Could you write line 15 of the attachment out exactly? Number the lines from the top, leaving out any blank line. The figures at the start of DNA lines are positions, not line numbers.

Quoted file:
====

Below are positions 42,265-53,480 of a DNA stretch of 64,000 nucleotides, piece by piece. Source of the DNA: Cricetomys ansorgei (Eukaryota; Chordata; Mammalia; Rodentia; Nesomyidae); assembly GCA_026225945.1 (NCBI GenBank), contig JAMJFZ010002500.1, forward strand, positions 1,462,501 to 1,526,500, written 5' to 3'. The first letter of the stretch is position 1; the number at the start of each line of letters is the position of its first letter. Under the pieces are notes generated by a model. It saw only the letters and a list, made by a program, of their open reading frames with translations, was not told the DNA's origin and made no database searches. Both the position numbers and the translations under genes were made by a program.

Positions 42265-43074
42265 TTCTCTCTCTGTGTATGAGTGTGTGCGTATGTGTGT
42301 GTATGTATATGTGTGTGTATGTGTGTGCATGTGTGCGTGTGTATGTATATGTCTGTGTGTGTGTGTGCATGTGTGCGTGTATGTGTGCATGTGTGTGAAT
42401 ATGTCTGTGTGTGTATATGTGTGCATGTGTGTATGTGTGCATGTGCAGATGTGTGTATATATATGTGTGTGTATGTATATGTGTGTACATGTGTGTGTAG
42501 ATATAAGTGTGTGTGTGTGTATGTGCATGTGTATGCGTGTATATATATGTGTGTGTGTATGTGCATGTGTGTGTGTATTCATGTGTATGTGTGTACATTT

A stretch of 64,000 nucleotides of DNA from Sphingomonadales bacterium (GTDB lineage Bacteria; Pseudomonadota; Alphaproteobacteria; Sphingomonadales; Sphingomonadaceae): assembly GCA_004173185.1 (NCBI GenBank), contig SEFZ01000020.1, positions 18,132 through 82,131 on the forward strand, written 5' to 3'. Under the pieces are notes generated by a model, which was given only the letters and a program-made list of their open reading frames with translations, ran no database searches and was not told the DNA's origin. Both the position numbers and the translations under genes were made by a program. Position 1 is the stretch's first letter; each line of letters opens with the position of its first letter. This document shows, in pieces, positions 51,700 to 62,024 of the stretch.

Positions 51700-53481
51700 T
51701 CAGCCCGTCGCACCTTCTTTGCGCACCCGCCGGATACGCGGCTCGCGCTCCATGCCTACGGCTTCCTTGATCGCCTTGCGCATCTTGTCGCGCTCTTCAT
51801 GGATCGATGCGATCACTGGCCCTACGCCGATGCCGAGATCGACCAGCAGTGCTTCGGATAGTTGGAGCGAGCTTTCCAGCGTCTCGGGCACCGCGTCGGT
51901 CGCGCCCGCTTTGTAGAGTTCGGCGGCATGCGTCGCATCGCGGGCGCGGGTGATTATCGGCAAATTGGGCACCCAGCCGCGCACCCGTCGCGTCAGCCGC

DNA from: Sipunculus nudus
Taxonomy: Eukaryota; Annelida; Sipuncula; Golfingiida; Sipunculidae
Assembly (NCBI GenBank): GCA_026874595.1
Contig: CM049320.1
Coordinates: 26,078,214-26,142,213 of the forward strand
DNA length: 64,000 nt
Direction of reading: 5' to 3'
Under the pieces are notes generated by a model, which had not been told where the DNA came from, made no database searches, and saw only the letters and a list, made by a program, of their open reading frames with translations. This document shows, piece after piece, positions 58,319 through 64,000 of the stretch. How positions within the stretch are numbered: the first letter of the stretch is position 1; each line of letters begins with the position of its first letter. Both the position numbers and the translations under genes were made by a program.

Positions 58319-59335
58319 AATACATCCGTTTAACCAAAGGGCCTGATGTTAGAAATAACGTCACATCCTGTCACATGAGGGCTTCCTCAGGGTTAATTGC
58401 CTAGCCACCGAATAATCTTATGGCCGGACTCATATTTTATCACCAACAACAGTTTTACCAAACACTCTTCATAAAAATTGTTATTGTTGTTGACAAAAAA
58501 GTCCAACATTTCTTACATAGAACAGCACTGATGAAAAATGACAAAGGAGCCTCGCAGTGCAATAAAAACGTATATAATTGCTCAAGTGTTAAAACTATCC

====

Assembly (NCBI GenBank): GCA_026874595.1